The tourist landscape paradox

Claudio Minca

Research output: Contribution to journalArticlepeer-review


This paper is about tourist practices of landscape. Landscape has long been a key reference point in the construction of tourist imaginaries and, to this day, plays an important role in tourists' experience of travelling and their encounters with Otherness. Yet the ambivalent ways in which tourists conceptualize landscape is inherently paradoxical; indeed, it is by travelling that tourists try to overcome the tension produced by such a paradox. Putting into practice two alternative conceptions of landscape at once—a ‘Vidalian’ landscape-as-essence and a ‘Cosgrovian’ landscape as ‘way of seeing’—the tourist inevitably falls into an intriguing epistemological trap. Tourists' embodiment of the landscape experience becomes an attempt to evade that trap. In this paper, I note how this is exemplified in the ways in which tourist rhetoric frames the idea of Morocco and, in particular, the Jamaa el Fna square in Marrakech, the most ‘landscaped’ (and photographed) tourist site in the Maghreb. To help unpack this paradox, I take a brief look at what tourists actually do in the Jamaa el Fna, in order to reproduce, in place, their landscape-driven idea of Moroccan cultural space. The spatial practices of most tourists in that iconic place reveal, indeed, that the landscape paradox that drives tourist readings of the Jamaa el Fna cannot be avoided, but only endlessly performed, for this paradox is constitutive of the very formation of the Modern travelling European subject.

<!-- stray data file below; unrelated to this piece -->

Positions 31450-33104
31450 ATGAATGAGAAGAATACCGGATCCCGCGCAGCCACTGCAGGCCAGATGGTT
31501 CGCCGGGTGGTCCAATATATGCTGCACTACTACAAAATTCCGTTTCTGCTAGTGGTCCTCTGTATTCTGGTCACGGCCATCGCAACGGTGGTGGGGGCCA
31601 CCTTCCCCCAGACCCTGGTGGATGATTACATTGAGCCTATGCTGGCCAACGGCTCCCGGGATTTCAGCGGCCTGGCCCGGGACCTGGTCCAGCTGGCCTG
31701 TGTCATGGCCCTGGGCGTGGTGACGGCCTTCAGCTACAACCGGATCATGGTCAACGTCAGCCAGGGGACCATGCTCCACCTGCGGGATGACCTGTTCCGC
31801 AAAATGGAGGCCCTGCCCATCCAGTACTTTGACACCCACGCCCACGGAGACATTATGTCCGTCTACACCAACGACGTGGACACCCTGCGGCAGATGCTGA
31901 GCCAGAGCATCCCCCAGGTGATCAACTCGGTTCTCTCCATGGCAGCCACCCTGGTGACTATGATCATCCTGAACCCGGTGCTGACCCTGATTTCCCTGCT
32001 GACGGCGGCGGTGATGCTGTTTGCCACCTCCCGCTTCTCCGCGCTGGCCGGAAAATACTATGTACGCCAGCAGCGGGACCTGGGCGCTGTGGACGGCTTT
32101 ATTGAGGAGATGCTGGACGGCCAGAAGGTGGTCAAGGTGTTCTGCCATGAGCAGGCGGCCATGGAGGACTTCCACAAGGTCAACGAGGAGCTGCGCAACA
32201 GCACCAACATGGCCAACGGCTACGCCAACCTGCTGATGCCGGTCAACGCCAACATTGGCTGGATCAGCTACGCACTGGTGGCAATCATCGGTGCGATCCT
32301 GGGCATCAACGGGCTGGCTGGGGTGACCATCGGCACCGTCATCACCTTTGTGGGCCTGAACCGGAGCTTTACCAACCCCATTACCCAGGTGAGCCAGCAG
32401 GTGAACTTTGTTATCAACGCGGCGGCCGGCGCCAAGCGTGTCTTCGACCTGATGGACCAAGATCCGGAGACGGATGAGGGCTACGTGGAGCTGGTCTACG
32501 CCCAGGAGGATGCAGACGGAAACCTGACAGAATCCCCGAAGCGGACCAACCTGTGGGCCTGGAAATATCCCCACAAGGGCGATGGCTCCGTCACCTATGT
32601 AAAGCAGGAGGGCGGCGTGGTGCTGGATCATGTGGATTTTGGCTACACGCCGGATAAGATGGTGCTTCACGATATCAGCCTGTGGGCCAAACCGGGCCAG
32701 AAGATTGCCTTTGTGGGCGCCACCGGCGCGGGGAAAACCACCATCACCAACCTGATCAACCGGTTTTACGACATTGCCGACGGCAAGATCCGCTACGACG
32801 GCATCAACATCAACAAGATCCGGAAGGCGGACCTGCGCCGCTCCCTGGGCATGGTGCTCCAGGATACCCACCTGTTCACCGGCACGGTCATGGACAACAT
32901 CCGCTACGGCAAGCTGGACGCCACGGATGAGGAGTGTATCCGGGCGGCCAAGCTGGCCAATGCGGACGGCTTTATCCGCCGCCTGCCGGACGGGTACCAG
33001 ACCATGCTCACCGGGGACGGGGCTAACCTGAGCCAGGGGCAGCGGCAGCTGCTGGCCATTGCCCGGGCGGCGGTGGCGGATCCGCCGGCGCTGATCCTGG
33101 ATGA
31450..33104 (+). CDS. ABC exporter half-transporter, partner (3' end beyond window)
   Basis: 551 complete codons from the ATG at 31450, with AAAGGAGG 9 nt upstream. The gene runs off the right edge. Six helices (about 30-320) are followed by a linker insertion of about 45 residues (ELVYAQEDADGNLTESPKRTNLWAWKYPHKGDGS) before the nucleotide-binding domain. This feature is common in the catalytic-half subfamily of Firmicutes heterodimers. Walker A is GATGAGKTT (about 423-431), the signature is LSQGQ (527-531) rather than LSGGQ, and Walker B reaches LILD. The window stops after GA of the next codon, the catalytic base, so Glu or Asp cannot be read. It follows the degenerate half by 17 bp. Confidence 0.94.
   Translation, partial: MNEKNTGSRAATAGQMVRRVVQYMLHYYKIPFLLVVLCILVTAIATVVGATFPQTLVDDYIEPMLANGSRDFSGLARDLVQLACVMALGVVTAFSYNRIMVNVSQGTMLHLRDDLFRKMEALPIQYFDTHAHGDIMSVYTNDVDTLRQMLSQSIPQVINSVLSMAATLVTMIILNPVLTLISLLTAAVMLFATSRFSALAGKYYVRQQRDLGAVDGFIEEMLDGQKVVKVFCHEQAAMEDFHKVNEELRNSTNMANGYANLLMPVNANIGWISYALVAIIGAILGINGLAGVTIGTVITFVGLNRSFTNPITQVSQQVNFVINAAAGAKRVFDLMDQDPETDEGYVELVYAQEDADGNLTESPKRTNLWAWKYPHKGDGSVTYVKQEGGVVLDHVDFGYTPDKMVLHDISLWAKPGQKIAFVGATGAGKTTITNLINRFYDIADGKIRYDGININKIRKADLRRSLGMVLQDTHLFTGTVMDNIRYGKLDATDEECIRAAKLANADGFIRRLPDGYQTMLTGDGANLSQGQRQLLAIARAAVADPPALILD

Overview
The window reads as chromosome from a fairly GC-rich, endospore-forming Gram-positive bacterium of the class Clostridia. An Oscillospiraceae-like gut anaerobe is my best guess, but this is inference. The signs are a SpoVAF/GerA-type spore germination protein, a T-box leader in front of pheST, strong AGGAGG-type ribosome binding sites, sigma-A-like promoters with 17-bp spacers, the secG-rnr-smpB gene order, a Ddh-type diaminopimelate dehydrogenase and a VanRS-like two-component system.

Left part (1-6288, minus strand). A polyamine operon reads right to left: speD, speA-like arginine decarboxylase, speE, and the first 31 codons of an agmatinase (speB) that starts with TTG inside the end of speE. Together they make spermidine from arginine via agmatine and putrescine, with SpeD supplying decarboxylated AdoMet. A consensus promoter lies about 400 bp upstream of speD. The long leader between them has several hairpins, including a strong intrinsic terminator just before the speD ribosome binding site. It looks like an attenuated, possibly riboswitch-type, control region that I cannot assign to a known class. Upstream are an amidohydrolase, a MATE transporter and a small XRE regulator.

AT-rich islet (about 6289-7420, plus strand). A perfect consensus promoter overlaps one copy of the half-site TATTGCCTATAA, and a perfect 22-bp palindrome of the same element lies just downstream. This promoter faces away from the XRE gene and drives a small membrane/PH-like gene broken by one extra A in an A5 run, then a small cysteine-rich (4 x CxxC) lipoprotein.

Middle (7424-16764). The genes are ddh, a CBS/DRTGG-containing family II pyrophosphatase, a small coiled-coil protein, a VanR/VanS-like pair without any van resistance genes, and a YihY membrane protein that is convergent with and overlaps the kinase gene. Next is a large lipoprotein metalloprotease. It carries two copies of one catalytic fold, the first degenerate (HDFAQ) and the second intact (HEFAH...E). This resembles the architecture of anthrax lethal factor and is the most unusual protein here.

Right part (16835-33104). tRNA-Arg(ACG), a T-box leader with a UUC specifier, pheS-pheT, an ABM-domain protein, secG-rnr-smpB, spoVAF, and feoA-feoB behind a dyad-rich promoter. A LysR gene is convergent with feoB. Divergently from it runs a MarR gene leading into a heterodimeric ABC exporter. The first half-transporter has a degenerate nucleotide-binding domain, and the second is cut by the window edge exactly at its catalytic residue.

Original languageEnglish
Pages (from-to)433-453
JournalSocial and Cultural Geography
Issue number3
Early online date31 Aug 2007
Publication statusPublished - 2007


  • landscape
  • Marrakech
  • modernity
  • paradox
  • tourism

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